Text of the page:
Facials are crazy expensive in Singapore. At most respectable spas and salons, a 60- to 90-minute facial would probably cost you $150 to $200+. Ouch.
And unlike aesthetic clinics that use fancy machinery to do all sorts of voodoo on your face, a basic facial is fairly, well, low-tech. All you need are just a few simple tools and skincare products you probably already have, and you can replicate the results yourself with DIY facials at home.
Let’s take a look at what facials are, how much they cost at salons, and how much it would cost to do them at home instead.
How much do facials cost in Singapore?
As mentioned above, the a la carte prices for facial treatments at mid- to high-end spas usually cost between $150 to $200. And if you get a package, you may get a slight discount.
Regardless of the spa you’re at, a basic facial is pretty straightforward:
- Cleansing, to remove makeup and dirt
- Exfoliation or steaming, to softening your skin
- Extraction, to “squeeze” out pimples, and white- and blackheads
- Mask application, to calm your skin
- Toner and moisturiser application, to finish off
Although completely unrelated to your skin, there is more often than not a step 6 to the facial process — the upselling of facial packages.
Tip: Beware of upselling!
This is undoubtedly the most stressful part of the experience. (Hello? Facials are done at spas, and spas are supposed to be relaxing, okay?)
Once done, you can expect the aesthetician to sit you down and tell you how much better your skin looks… before proceeding to scare you with how “bad” it originally was.
The “solution”, obviously being their super expensive facial packages.
Not convinced? That’s alright. You can “at least take the basic package”, which typically still costs a couple of hundred, and come up to at least $70 to $100+ per session.
But is there any other way to get even cheaper facials?
Is it possible to get discounts for facials?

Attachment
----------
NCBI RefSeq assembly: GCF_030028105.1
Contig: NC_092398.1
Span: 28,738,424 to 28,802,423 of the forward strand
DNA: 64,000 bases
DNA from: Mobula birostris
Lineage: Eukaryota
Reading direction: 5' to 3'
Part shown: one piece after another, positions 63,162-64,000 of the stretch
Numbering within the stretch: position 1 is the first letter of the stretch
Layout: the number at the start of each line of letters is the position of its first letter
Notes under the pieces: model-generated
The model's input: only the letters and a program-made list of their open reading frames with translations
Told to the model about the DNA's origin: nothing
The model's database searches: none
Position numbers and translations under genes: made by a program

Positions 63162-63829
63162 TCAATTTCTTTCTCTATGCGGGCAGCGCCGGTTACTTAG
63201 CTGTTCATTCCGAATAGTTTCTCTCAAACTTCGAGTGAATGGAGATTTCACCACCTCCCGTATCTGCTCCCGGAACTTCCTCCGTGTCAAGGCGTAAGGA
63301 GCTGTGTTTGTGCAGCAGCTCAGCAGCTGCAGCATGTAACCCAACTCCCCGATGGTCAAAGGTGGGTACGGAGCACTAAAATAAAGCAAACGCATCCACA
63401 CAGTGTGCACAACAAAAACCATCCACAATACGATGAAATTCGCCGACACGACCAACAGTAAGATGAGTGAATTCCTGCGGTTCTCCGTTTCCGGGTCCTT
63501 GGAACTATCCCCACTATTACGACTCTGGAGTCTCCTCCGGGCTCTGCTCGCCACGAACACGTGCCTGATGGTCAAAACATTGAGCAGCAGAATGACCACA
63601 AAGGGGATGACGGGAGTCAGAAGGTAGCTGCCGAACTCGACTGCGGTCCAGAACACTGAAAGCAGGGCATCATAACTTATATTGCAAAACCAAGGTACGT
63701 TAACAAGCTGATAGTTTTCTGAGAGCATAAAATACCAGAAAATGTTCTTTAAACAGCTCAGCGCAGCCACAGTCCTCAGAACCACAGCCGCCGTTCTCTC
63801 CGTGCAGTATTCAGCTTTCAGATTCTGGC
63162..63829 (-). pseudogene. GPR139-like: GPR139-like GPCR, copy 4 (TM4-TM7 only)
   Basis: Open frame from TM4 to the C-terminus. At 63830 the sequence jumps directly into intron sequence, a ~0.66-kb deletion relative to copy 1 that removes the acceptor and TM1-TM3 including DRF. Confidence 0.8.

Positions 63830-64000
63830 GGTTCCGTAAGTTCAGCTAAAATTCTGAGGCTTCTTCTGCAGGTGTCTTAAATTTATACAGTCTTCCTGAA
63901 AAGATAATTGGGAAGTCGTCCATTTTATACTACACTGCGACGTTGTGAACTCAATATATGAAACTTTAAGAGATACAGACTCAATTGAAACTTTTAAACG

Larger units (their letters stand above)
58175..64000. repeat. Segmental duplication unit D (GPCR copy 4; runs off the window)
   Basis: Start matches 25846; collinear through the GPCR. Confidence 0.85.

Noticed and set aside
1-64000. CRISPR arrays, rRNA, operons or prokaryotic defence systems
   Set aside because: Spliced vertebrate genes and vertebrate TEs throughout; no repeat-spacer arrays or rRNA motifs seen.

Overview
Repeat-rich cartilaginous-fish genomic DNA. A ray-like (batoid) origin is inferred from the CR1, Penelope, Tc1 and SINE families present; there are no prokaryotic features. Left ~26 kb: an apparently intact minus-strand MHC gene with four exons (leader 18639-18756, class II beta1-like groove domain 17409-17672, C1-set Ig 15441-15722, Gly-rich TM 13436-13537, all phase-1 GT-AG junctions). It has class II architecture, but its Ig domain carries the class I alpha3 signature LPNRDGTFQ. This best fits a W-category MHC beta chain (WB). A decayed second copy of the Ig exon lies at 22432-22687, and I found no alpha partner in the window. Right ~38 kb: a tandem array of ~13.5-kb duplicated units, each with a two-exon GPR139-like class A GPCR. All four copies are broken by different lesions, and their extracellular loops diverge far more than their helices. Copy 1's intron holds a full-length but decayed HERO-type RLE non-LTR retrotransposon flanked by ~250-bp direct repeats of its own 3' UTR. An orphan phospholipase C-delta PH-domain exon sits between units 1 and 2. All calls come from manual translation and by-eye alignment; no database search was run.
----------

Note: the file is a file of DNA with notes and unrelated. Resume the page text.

Well, for starters, you can consider cheap neighbourhood salons. If you were to take this route, I strongly suggest trawling the internet for reviews and asking for recommendations.
There’s no governing body that “regulates” this industry, so a lousy facial could very well leave you with a face full of inflamed spots and scars.
Alternatively, if you can’t find a cheap salon that you trust, try looking on Fave.
Tip: Buy first-timer facial vouchers on Fave
Fave — previously known as Groupon — sells discounted vouchers for a ton of stuff, including beauty services like facial treatments.
We’ve also mentioned in other articles that you can score similarly good deals for aesthetics-related services like eyebrow embroidery, teeth whitening and other semi-permanent makeup procedures.
On Fave, facials cost $18 to $70+, with the most of them being in the $28 to $38 range. Although you won’t see top spas like My Cozy Room, Ikeda Spa and etc selling vouchers there, there are quite a handful of reasonably well-known chains like AsterSpring, Jean Yip and more.
Anything under $50 is quite value-for-money when you compare it to the a la carte prices of $150 to $200. However, the limitation of Fave is that most deals are for first-time customers only.
So what happens when you’ve hopped around all the decent spas and run out of first-timer perks?
Then it’s time to try DIY-ing facials at home.
DIY facials at home — is it worth a try?
If you’re a
vain pot beauty junkie, you probably already have a whole dresser lined up with skincare products. That means, even if you need to pick up a few inexpensive facial tools, you already have most (if not all) the “ingredients” for a home facial.
Let’s assume you have already have the basics (cleanser, toner and moisturiser), as well as cotton pads. Here’s what else you need:
|Products / tools||Estimated price||What we picked|
|Metal rod extractor||$3 to $5||Guardian Blemish & Blackhead Remover $3.95|
|Alcohol swabs||$5||Guardian Alcohol Swabs 100pcs for $4.80|
|Exfoliating cleanser / scrub||$10 to $40||Innisfree Jeju Volcanic Pore Scrub Foam 150ml for $13|
|Sheet masks||$2 to $7 per pc||My Beauty Diary Sahara Scenedesmus Oil Balancing Mask $2 per pc|
|Face mask (tube / tub)||$20 to $40||Origins Original Texturising Mask with Rose Clay 30ml for $22|
|Total||$30 to $90||$43.75 (or $23.75 if you use a sheet mask)|
How much you’ll actually spend depends on what tier of “atas” you prefer when it comes to skincare products. If you don’t mind drugstore brands, you can probably pick everything up from Guardian and Watsons for around $30, or a little more.
We picked a mix of items from different brands: We got an affordable facial scrub from Innisfree for just $13, and decided to splurge a little more on an Origins clay mask ($22).
If you don’t want to commit to a full tube of that, you can opt for cheaper sheet masks too. The popular Taiwanese My Beauty Diary ones are only $2 at Watsons.
Not forgetting the pimple-popping tool ($3.95) and alcohol swabs ($4.80 for 100pcs) to sterilise it.
But even if you need branded skincare and shop at say, Sephora, you probably won’t spend over $90. And that’s for a bunch of stuff that can probably last you many, many home facials.
Not so willing to shell out for salon facials anymore, are you?
Do you feel spa facials are worth the money? Let us know!
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